The culprit is bacteria, which creates a sticky film called plaque on the teeth. Within days, this film hardens into hard tartar (also known as calculus), setting the stage for a cascade of problems ranging from gingivitis to advanced periodontal disease. Ultimately, periodontal disease can result in pain, tooth decay, bone and tooth loss, infection, and in some cases, systemic health problems.  

Fractured Teeth 

Dogs, especially those who chew aggressively, can fracture their teeth on hard objects. Fractures expose the sensitive tooth pulp, causing pain and potential for infection. 

Tooth Root Abscess 

This severe infection occurs when a pocket of pus forms around the root of a tooth, and is usually the result of bacteria entering a broken or diseased tooth. Abscessed teeth are very painful. Depending on which tooth is affected (commonly the upper fourth premolar and first molar), a dog may develop swelling under the eye from this condition.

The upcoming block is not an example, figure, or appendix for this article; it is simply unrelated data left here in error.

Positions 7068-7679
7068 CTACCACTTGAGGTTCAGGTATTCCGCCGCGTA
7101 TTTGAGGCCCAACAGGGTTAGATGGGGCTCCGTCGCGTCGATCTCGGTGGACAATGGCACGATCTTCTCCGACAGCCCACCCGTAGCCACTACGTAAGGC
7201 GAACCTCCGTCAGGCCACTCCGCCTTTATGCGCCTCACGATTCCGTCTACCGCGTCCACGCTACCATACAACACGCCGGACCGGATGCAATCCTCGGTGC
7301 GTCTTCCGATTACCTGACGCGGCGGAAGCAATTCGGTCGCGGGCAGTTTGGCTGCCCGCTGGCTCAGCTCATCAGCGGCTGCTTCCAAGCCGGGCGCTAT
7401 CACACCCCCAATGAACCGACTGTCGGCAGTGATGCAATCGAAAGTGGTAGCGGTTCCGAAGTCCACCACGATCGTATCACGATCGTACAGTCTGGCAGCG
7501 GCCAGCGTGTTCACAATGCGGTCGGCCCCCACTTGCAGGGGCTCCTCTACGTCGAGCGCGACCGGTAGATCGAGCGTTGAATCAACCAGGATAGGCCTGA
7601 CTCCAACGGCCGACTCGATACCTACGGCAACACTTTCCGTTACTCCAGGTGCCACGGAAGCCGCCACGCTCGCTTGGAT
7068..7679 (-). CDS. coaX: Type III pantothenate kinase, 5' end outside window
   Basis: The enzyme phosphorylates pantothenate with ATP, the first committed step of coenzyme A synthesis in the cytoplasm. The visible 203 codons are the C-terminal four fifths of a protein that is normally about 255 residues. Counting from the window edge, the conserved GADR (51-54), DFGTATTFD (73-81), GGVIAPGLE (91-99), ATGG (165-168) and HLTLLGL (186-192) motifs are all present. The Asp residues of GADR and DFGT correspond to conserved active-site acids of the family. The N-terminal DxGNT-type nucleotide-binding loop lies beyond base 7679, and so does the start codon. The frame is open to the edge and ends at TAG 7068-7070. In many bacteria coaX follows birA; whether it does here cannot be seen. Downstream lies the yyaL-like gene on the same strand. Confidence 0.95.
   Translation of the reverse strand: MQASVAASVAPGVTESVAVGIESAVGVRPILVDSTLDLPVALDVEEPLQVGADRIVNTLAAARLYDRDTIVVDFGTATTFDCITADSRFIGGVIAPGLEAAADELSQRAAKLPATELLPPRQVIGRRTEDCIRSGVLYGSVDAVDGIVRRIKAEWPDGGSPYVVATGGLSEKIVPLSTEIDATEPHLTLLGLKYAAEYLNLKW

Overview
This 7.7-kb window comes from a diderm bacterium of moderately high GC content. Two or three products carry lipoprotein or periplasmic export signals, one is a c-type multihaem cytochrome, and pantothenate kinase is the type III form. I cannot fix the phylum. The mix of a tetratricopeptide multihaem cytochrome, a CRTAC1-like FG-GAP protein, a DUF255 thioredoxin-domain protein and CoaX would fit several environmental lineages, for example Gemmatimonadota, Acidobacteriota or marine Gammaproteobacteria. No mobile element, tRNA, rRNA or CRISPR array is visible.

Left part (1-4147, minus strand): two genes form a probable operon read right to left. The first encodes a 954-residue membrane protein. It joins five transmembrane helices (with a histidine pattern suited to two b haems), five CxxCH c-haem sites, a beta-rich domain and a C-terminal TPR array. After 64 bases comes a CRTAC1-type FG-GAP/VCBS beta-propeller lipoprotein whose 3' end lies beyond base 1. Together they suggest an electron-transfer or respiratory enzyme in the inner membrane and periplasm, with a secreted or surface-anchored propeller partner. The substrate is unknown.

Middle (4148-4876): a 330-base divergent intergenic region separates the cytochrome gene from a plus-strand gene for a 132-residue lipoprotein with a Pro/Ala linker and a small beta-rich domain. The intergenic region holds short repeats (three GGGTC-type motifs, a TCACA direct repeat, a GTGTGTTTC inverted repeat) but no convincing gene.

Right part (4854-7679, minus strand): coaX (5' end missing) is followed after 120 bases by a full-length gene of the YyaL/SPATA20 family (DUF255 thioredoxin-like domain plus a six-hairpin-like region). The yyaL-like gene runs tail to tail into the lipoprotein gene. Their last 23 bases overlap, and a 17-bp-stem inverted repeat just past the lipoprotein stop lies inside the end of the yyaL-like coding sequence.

Other Reasons 

Additional reasons for teeth extractions in dogs include 

  • Malocclusion (misalignment of a dog’s teeth) 
  • Retained deciduous teeth (when a puppy tooth fails to fall out after the permanent tooth has grown in) 
  • Unerupted teeth 
  • Teeth next to an oral tumor 

In some cases, as an alternative to dog tooth extraction, a veterinary dentist may be able to perform a root canal and save the tooth.  

Canine Tooth Extraction: Preparation, Procedure & What to Expect 

The technique and complexity of tooth extraction can vary significantly. Adult dogs have 42 teeth, composed of incisors, canines, premolars, and molars. Some teeth have only one root while others have two or three. The affected tooth, type, and severity of dental disease all affect the tooth extraction.  

Preparing for a Dog Tooth Extraction 

Before your dog’s dental procedure, there are a few things you can do to help your dog and your vet prepare.